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Five MPs cleared in 2006 Nukualofa riots

NUKUALOFA, Tonga (Matangi Tonga, Sept. 11, 2009) – FIVE People's Representatives in the Tongan parliament in 2006 are acquitted of an indictment on a joint charge of seditious conspiracy because of inadequate evidence by the Crown, in a decision released by Tonga's Appeal Court on Wednesday.

However, Clive Edwards, a Tongatapu People's Representative, lost an appeal to quash an individual count of speaking seditious words, in offences alleged to have led up to the disturbances of 16 November 2006; and this is the only count remaining.

The Court of Appeal of Tonga upheld full appeals by four other appellants, 'Akilisi Pohiva, Isileli Pulu, 'Uliti Uata and Lepolo Taunisila, in its decision released on September 9, that a prima facie case of conspiracy to incite lawlessness or violence had not been established by the Crown.

The five appellants were all People's Representatives in the Tongan Parliament in 2006, and had been charged with offences alleged to have occurred in a period culminating in the civil disturbances of 16 November 2006.

The Appeal Court of Justices Burchett, Salmon and Moore, heard the appeal case on 30 June this year and released a 26 page judgement this week.

Each of the appellants was originally charged with conspiring to commit sedition, however, the counts included in subsequent indictments have changed a number of times.

At the time of the appeal the five accused were charged with individual counts of speaking seditious words on various dates; as a party to a joint criminal enterprise in relation to statements made by three of the accused; and with a joint charge of seditious conspiracy.

The new indictments and the judgment under appeal followed a judgement by Mr Justice Andrew on October 3, 2008, which had granted an application to add two additional counts, by way of a proposed amended indictment.

In October Justice Andrew had held that: "There is evidence that at some stage before the accused made speeches at Pangai Si'i and at other times the accused agreed that if they could not get Parliament to accept their political reform proposals peacefully then they would attempt to do so by inciting or encouraging lawlessness and violence by the people. Whatever interpretation the accused have offered there nevertheless remains evidence of the offence having been committed sufficient to establish a prima facie case."

The appellants were appealing against the Supreme Court judgement in its entirety and in particular, rulings allowing the inclusion of 1. individual counts of speaking seditious words; 2. allowing the Crown to prosecute the conspiracy and substantive counts together; and 3. dismissing the appellants' application to quash the indictment on grounds of insufficiency of evidence.

In overturning the ruling by Justice Andrew, the Appeal Court noted that because each party faced a seditious conspiracy count that it was convenient to consider this issue first, "because if we were to conclude that there was insufficient evidence on which a reasonable jury properly directed might convict the appellants on the conspiracy charges, it would be unnecessary to consider the arguments relating to the circumstances in which it is proper to combine a conspiracy charge and substantive counts in the indictments."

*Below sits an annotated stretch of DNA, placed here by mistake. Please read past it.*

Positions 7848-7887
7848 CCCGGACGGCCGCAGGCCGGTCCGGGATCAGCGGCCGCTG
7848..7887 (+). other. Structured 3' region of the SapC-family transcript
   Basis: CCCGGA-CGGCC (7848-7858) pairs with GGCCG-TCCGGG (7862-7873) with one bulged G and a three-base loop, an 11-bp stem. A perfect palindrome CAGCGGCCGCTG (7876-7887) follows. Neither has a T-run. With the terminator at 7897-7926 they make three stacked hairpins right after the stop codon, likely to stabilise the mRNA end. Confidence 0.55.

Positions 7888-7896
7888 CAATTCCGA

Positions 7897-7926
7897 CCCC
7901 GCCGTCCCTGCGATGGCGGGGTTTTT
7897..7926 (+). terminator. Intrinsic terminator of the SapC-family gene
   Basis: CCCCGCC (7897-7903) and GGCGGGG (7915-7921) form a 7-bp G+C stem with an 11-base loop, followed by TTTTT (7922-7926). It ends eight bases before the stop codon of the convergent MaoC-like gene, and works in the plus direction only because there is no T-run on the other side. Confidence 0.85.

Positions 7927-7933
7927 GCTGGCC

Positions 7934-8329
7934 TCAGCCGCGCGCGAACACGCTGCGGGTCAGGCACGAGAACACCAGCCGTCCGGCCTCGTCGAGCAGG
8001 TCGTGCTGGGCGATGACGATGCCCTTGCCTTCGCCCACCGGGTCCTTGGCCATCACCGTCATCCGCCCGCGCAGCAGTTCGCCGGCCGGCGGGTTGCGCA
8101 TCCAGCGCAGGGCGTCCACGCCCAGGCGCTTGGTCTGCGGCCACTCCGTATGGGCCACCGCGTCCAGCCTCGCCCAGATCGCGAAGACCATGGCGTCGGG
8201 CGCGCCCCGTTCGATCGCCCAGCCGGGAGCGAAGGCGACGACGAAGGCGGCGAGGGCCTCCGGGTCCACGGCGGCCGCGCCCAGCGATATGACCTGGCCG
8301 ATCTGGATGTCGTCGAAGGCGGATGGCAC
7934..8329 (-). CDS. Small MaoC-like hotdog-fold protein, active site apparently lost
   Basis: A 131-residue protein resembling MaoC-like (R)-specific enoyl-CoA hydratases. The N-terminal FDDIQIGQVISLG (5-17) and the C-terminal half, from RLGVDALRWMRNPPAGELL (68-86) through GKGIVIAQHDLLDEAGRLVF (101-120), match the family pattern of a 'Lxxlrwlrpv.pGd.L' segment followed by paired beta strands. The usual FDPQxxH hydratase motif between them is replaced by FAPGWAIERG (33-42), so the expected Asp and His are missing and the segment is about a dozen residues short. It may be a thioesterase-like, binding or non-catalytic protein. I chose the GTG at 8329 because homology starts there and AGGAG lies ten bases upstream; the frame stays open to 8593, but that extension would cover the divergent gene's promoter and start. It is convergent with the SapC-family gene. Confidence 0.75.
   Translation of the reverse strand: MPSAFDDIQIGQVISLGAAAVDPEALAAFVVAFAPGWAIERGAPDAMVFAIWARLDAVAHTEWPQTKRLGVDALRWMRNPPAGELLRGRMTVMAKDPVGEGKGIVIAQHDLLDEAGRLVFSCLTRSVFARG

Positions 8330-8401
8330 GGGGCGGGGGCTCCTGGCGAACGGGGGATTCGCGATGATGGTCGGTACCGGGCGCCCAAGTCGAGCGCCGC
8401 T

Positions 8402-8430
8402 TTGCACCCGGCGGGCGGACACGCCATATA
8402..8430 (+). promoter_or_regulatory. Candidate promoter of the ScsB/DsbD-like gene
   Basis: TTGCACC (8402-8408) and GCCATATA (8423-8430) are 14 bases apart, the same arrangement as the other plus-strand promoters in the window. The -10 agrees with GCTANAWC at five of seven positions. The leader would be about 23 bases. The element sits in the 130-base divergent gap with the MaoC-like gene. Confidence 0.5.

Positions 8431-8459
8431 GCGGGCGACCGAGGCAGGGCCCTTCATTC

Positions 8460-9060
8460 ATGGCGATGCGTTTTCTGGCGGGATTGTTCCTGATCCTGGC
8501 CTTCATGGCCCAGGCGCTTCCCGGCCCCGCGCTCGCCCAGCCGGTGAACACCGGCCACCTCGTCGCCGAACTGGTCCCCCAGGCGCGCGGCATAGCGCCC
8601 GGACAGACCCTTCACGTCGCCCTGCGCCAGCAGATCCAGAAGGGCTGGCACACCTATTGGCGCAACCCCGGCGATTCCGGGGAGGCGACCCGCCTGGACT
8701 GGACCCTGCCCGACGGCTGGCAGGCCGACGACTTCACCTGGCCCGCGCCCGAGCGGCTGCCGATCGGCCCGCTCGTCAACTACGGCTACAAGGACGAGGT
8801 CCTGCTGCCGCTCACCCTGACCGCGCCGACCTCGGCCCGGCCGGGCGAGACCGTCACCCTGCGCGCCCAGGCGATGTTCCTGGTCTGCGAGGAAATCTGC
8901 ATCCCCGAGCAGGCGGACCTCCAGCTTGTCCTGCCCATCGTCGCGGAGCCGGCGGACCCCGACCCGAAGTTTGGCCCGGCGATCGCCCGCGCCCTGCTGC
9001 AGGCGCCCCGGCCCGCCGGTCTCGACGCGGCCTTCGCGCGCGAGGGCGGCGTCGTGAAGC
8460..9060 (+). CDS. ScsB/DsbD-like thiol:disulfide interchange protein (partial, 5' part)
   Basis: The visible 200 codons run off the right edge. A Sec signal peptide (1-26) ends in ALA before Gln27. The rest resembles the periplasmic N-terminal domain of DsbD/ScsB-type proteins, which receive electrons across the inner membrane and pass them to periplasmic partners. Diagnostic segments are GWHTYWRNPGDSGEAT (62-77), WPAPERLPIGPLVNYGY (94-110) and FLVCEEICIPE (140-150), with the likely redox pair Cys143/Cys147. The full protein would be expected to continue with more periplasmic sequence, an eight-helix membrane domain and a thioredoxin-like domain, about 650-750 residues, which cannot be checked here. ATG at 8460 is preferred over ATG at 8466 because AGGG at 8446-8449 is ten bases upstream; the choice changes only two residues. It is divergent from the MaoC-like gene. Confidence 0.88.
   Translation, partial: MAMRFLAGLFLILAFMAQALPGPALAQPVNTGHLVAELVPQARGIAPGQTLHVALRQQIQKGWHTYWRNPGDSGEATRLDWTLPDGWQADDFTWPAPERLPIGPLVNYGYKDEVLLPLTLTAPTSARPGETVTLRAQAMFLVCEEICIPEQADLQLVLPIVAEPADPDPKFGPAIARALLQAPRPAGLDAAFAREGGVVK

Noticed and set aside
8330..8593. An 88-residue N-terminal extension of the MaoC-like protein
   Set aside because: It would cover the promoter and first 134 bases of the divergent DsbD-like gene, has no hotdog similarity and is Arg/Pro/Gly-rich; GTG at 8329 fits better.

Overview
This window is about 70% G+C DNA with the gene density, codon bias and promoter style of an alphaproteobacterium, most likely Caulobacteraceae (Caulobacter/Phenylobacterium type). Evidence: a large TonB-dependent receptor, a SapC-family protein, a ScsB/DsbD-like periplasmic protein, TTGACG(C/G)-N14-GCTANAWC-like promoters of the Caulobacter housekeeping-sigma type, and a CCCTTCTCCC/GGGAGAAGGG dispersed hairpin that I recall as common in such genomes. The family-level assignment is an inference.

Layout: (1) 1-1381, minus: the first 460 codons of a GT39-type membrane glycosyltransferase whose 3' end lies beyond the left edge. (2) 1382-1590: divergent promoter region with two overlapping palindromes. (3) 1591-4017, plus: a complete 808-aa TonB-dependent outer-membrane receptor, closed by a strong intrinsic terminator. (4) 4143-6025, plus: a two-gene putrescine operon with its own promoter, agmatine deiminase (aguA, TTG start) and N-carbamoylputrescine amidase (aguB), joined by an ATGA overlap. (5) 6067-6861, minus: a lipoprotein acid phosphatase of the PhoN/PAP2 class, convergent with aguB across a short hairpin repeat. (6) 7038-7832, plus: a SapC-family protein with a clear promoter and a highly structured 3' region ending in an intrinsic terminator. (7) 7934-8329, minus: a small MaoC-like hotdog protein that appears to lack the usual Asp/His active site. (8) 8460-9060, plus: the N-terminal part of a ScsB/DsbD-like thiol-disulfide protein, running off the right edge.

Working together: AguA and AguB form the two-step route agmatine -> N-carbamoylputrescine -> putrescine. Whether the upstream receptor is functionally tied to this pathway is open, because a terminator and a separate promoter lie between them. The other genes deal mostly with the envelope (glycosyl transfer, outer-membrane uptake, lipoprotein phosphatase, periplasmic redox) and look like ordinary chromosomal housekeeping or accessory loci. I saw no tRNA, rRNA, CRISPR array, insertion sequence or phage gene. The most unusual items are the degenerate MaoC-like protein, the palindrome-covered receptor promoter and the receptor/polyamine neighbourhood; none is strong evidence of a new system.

"The question is whether the appellants conspired to encourage violent behaviour."

The evidence which the Crown relied on to establish the existence of a seditious conspiracy was in the speeches or the statements made by the appellants on the 14th, 15th and 16th of November 2006, of which English transcripts were annexed to the judgement.

The Appeal Court concluded that the Crown had not made out a prima facie case of conspiracy to incite lawlessness or violence.

"In particular, violence being an essential ingredient of the offence, we do not consider that a reasonable jury, properly instructed could reach such a conclusion," the judgement stated.

They concluded that the Appeal should be allowed and that all indictments with the exception of the first individual count against William Clive Edwards should be quashed.

"It sometimes happens when grave damage has arisen from criminal activities, and lives have been lost, yet a number of persons charged with responsibility are acquitted, that there are those who question why the law should produce such a result. But it would be indeed a serious reproach to the justice system of Tonga if the magnitude of the suffering and damage incurred through the rioting on 16 November 2006 were to blind the Court to the inadequacy of the evidence adduced in respect of all but one of the charges against the appellants," the Appeal Court concluded.

On the individual incitement to violence charges the Appeal Court decided that a Prima Facie case was made in respect of Mr Edwards.

"Of the three speakers on the 14th November, Mr Edwards who spoke first was the briefest and was also belligerent. . . . By contrast we consider that Mr Edwards's repetition of the call to "stop our being peaceful" is capable of more sinister interpretation. We conclude that a reasonable jury properly directed might conclude that the tendency of these words was to incite violence and were used with that intention. We would therefore dismiss his appeal on the individual charge relating to 14 November," the Appeal Court stated in its judgment.

Rodney Harrison QC was counsel for Pohiva and Uata. Clive Edwards represented himself, Pulu and Taunisila. Larenson and Sisifa appeared for the Crown.

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